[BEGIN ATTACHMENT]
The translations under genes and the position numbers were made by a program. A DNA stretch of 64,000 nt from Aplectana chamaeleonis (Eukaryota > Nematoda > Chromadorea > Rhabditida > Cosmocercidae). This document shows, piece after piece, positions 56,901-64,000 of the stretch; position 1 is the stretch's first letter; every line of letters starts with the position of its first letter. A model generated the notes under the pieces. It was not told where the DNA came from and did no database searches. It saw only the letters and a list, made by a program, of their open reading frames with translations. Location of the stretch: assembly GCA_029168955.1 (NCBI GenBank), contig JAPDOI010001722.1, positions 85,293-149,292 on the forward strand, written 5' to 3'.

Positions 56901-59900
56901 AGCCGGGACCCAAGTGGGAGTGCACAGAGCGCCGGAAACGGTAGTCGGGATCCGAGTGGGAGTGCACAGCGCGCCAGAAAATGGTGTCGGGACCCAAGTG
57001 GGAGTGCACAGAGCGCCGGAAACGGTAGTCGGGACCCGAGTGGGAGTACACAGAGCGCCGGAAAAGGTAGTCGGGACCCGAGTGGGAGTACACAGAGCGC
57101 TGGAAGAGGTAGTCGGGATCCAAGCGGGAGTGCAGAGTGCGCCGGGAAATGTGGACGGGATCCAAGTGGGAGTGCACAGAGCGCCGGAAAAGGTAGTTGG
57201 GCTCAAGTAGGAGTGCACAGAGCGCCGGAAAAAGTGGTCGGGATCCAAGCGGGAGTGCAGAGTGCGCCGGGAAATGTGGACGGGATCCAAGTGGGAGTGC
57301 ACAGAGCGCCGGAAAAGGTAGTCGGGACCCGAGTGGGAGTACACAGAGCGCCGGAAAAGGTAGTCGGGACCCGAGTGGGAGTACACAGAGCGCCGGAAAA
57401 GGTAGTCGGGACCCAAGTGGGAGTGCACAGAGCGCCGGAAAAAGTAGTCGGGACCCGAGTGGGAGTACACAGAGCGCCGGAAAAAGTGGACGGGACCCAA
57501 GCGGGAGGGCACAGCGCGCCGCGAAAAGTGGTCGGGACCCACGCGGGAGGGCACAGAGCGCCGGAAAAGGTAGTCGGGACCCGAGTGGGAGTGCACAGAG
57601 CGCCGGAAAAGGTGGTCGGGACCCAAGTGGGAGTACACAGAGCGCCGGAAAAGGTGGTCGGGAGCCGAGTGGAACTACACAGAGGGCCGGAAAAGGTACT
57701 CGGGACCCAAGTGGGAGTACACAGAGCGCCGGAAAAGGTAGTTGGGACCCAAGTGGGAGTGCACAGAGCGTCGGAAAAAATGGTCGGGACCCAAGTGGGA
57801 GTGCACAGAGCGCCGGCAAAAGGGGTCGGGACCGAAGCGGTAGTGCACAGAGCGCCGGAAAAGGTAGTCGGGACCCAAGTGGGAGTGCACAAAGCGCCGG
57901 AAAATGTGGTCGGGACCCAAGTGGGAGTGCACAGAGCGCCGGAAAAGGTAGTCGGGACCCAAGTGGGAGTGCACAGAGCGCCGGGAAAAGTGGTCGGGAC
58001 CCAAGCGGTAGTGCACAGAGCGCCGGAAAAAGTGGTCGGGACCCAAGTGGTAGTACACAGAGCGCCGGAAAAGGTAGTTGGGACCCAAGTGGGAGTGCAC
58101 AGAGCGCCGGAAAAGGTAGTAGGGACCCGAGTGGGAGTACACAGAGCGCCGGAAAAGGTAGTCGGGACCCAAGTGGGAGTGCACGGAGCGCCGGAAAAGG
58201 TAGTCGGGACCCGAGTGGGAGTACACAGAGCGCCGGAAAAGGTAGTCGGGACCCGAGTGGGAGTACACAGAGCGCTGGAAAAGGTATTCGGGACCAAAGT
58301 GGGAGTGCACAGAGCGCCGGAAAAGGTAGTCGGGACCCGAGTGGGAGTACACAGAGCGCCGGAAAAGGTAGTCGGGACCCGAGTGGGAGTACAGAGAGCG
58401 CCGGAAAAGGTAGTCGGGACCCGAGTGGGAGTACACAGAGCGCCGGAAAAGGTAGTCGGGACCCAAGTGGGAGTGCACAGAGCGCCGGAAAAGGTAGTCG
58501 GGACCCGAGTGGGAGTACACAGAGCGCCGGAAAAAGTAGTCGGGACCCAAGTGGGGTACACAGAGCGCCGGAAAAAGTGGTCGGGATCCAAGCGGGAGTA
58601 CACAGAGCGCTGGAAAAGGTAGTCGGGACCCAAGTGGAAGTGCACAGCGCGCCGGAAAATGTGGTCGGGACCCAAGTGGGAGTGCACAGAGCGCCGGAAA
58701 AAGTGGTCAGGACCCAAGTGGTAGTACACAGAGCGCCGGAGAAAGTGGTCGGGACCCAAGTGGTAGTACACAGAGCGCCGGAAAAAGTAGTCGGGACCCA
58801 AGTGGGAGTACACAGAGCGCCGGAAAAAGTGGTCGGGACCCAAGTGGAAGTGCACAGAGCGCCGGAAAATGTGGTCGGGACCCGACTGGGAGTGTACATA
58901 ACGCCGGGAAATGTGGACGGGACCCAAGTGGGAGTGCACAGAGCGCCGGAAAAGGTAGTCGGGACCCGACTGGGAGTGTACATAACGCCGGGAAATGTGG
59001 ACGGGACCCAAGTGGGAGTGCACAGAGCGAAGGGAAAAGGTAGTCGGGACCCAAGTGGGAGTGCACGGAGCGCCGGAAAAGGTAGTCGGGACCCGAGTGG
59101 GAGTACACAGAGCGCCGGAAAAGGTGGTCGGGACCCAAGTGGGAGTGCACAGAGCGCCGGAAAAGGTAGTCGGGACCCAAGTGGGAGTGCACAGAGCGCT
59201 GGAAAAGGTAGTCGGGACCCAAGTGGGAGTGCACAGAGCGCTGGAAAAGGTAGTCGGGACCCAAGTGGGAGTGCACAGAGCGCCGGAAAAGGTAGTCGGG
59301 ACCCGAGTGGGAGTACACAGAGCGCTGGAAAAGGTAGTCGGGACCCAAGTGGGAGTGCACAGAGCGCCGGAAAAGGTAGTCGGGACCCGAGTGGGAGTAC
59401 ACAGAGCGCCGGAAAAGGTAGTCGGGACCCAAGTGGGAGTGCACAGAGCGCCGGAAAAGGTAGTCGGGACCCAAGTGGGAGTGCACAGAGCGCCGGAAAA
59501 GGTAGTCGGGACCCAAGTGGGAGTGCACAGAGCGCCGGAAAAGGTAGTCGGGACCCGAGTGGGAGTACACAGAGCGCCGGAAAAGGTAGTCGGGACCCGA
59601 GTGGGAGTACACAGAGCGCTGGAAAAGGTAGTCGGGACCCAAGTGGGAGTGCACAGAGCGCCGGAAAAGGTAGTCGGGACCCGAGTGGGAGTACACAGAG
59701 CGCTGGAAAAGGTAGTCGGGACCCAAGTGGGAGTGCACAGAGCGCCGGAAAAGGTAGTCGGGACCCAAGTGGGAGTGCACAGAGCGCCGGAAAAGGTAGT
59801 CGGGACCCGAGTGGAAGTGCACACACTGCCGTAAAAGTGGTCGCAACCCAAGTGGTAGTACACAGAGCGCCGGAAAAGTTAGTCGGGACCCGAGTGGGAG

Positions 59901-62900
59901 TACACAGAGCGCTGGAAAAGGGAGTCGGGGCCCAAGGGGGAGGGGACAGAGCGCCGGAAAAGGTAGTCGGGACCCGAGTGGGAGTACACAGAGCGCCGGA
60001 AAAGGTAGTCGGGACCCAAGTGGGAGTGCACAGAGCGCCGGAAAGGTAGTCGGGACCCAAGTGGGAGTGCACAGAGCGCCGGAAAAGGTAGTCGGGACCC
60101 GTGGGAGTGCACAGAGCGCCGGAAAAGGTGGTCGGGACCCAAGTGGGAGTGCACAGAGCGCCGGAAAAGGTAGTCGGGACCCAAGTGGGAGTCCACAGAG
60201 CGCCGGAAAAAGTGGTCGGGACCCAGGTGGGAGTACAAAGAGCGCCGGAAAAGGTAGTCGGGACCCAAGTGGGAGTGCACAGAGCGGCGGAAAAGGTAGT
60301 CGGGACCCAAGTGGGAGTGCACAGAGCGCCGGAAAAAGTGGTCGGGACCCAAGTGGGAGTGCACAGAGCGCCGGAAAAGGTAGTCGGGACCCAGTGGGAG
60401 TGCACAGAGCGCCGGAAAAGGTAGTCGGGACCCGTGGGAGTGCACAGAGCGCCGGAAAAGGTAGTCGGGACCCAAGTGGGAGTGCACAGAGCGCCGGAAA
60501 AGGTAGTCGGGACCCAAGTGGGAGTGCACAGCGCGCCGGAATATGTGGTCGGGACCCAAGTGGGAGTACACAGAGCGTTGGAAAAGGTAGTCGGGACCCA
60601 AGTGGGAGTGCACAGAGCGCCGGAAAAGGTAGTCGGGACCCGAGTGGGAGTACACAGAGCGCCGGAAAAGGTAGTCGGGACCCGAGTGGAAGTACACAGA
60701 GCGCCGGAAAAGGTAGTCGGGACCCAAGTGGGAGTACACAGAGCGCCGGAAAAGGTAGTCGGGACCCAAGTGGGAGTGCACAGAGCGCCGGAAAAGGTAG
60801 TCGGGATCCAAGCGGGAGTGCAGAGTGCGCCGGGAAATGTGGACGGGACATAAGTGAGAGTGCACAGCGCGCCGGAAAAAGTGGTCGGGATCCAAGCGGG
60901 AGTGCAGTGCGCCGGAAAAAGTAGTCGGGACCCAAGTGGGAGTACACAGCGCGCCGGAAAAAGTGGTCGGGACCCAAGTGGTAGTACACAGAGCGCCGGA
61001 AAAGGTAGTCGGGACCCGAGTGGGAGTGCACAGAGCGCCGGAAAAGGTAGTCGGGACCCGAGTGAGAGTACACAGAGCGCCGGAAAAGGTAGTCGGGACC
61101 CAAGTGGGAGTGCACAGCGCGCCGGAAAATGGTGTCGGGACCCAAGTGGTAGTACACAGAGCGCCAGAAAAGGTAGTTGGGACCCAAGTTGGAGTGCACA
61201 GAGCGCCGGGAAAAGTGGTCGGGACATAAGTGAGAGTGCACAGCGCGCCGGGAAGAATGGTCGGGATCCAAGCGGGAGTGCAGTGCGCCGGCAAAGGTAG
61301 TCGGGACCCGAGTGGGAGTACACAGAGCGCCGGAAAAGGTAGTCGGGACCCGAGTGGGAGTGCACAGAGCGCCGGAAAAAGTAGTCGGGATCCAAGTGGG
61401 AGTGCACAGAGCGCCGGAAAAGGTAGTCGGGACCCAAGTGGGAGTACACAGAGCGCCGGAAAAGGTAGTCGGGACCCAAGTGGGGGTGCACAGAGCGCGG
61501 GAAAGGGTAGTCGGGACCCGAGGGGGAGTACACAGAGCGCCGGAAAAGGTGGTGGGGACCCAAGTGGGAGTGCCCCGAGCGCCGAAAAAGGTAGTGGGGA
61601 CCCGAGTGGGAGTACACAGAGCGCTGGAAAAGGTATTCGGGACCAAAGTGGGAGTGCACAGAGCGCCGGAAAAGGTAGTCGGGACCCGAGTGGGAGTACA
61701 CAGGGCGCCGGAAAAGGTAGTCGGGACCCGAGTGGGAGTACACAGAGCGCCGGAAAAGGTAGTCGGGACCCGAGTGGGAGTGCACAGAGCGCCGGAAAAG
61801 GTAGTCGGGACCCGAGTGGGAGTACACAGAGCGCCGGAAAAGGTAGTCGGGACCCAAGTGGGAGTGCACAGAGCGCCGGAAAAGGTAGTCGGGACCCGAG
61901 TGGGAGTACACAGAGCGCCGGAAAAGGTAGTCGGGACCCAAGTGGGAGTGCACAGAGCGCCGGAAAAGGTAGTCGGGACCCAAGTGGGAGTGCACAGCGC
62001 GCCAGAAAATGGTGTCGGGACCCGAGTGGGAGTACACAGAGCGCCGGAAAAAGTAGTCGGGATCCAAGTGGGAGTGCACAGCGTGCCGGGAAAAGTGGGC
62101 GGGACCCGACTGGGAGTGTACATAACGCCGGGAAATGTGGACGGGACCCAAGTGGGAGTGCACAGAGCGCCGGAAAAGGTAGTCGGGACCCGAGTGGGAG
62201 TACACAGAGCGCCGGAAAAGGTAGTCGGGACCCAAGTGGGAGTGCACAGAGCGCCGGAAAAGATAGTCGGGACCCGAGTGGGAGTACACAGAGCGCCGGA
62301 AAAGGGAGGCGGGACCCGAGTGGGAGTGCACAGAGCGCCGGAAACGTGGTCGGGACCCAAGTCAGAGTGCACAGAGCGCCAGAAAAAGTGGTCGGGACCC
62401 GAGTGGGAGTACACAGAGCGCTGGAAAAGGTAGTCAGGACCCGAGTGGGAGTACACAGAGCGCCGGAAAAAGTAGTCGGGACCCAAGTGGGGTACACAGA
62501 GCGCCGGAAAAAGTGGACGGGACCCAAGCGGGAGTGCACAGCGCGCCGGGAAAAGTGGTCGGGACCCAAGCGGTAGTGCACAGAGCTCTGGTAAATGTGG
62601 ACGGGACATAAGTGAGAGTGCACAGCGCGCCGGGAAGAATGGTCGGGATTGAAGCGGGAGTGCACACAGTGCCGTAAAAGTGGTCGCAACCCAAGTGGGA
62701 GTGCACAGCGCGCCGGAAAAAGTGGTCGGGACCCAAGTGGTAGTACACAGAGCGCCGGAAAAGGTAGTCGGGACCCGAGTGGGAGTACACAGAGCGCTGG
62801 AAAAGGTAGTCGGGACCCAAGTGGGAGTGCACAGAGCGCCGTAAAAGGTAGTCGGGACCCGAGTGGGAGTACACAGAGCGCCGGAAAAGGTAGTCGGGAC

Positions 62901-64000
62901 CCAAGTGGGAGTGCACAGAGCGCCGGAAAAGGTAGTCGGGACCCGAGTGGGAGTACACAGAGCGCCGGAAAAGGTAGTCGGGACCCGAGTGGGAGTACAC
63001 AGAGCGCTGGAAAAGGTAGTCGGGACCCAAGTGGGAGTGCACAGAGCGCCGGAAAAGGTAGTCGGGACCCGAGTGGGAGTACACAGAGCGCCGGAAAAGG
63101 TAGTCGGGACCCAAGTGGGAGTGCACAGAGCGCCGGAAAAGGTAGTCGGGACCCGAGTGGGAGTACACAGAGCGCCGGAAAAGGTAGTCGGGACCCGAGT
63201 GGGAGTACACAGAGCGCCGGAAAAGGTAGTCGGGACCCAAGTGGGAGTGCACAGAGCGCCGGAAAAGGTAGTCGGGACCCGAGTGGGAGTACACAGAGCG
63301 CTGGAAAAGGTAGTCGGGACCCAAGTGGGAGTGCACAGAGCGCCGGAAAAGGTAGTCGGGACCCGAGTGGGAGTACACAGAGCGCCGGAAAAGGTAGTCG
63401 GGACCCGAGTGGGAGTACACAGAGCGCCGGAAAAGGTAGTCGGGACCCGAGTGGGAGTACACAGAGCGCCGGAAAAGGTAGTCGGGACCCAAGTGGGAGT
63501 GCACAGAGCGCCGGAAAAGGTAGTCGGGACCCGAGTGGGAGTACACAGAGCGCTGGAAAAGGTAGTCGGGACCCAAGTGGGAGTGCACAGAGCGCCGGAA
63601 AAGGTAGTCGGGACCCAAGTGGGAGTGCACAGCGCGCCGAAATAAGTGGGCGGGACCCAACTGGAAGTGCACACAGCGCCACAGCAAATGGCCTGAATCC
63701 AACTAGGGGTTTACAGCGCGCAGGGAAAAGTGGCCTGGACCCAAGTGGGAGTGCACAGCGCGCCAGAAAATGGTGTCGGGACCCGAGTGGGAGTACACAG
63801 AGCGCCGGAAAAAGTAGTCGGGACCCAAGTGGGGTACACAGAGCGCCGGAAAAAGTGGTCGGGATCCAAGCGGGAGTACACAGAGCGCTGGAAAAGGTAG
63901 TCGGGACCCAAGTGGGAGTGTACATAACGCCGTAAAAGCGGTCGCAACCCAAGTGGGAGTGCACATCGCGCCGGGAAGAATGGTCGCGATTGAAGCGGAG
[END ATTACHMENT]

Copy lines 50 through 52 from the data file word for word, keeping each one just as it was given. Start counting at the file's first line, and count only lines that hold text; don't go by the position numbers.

61501 GAAAGGGTAGTCGGGACCCGAGGGGGAGTACACAGAGCGCCGGAAAAGGTGGTGGGGACCCAAGTGGGAGTGCCCCGAGCGCCGAAAAAGGTAGTGGGGA
61601 CCCGAGTGGGAGTACACAGAGCGCTGGAAAAGGTATTCGGGACCAAAGTGGGAGTGCACAGAGCGCCGGAAAAGGTAGTCGGGACCCGAGTGGGAGTACA
61701 CAGGGCGCCGGAAAAGGTAGTCGGGACCCGAGTGGGAGTACACAGAGCGCCGGAAAAGGTAGTCGGGACCCGAGTGGGAGTGCACAGAGCGCCGGAAAAG